The changing impact of HIV/AIDS on Kenyatta National Hospital, Nairobi from 1988/89 through 1992 to 1997. AIDS. 2000 Jul 28;14(11):1625-31.

M PROFBHATTSHRIKANTBABU. "The changing impact of HIV/AIDS on Kenyatta National Hospital, Nairobi from 1988/89 through 1992 to 1997. AIDS. 2000 Jul 28;14(11):1625-31.". In: AIDS. 2000 Jul 28;14(11):1625-31. Taylor & Francis; 2000.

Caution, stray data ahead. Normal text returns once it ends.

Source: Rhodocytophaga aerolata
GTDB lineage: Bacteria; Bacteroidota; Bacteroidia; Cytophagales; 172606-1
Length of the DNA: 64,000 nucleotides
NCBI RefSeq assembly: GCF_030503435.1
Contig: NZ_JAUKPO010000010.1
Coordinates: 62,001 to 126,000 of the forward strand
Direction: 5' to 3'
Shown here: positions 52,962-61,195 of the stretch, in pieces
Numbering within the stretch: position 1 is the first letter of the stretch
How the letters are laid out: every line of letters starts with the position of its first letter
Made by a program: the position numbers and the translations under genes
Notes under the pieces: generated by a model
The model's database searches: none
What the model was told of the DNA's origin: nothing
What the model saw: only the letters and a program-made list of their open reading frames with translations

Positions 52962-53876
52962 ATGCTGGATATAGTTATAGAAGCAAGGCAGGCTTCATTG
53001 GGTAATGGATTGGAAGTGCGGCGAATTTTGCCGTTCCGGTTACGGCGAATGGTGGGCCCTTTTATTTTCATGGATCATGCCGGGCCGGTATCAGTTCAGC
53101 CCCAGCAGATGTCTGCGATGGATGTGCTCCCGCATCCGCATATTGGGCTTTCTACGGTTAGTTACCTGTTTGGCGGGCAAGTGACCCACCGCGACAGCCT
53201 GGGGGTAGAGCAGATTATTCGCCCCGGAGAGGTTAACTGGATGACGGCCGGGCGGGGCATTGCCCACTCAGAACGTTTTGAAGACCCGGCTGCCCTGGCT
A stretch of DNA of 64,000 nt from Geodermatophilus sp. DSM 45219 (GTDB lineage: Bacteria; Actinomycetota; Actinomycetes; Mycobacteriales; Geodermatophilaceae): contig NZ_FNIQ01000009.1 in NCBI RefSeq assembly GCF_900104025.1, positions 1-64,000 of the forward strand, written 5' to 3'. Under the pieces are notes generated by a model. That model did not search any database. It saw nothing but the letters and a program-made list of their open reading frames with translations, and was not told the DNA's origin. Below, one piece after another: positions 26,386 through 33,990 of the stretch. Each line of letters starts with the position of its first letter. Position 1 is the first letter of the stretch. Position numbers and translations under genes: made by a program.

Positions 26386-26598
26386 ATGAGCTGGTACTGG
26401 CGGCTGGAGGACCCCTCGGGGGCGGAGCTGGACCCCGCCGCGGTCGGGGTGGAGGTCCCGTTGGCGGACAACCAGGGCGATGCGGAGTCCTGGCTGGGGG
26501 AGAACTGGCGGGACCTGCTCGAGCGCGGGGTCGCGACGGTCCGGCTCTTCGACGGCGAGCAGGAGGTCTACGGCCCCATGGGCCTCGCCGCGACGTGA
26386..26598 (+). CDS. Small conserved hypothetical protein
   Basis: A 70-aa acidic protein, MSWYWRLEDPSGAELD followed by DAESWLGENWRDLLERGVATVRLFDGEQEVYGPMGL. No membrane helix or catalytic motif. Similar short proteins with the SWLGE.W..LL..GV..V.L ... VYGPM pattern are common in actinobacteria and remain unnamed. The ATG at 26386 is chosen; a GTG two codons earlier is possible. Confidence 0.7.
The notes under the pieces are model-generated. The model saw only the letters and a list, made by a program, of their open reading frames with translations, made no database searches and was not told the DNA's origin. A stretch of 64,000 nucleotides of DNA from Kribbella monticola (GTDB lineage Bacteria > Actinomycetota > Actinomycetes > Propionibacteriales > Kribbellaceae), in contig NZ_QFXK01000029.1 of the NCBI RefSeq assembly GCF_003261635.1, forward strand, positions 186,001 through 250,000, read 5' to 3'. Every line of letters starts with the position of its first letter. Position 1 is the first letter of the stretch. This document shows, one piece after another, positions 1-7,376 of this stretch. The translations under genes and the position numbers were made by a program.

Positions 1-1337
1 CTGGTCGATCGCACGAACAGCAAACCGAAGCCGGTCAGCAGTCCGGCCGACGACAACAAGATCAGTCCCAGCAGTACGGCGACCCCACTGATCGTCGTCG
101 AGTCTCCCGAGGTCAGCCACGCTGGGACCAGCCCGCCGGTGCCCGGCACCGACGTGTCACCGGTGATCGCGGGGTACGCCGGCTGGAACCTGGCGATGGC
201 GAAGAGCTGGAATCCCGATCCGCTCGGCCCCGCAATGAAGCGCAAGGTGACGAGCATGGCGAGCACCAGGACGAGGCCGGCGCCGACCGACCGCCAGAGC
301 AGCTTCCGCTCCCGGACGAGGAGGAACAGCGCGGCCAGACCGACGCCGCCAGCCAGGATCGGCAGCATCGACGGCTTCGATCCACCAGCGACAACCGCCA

OBJECTIVE: Consequences of the growing HIV/AIDS epidemic for health services in sub-Saharan Africa remain poorly defined. Longitudinal data from the same centre are scarce. We aimed to describe the impact of a rapidly rising HIV/AIDS disease burden on an urban hospital over the last decade. DESIGN AND SETTING: Cross-sectional observational study in 1997, compared to similar data from 1988/89 and 1992. The study was carried out in the Kenyatta National Hospital, Nairobi, Kenya. METHOD: Consecutive adult medical patients were enrolled on admission and then followed up until death or discharge. The main outcome measures were clinical stage, HIV status, bacteraemia, length of stay, bed occupancy, final diagnosis and outcome of hospital admission. RESULTS: In 1997, 518 patients, 493 with HIV serology, were enrolled: HIV prevalence was 40.0%, bed occupancy 190%, the mean length of stay 9.5 days (SD 12) and overall mortality 18.5%. The mean number of HIV-positive admissions per day steadily rose from 4.3 [95% confidence interval (CI), 0.6] patients in 1988/89, through 9.6 (95% CI, 1.4) in 1992, to 13.1 (95% CI, 2.8) or 13.9 adjusted for those enrolled without HIV serology in 1997. In contrast the mean number admitted with clinical AIDS, 1.7 in 1988/89 and 3.3 in 1992, fell to 2.6 cases per day in 1997. With HIV-negative admissions increasing by 37% and bed occupancy nearly doubling in 1997, HIV prevalence appeared to be stabilizing (19 then 39 and 40% respectively). Over time fewer HIV-infected patients were bacteraemic (26, 24 and 14%; P < 0.01); had clinical AIDS (39, 34 and 24% respectively; P < 0.01); or died (36, 35 and 22.6%; P < 0.02). HIV-negative mortality, 14% in 1988/89, rose to 23% in 1992 but fell to 15% in 1997. The mean length of hospital stay (9.5-10 days) did not differ according to HIV status nor did it change across the decade. CONCLUSION: The HIV/AIDS disease burden in Kenyatta National Hospital medical wards has risen inexorably over the last decade. Most recently, the number of HIV-uninfected patients has also risen, leading to bed occupancy figures of 190%. Despite overcrowding and irrespective of HIV status, in-patient mortality has fallen. Time trends suggest fewer clinical AIDS patients are presenting for hospital care, implying a rising community burden of chronic HIV/AIDS disease. Although widely predicted, it is not inevitable that medical services in urban African hospitals dealing with large volumes of HIV/AIDS disease, will collapse or become overwhelmed with chronic, end-stage disease and death.




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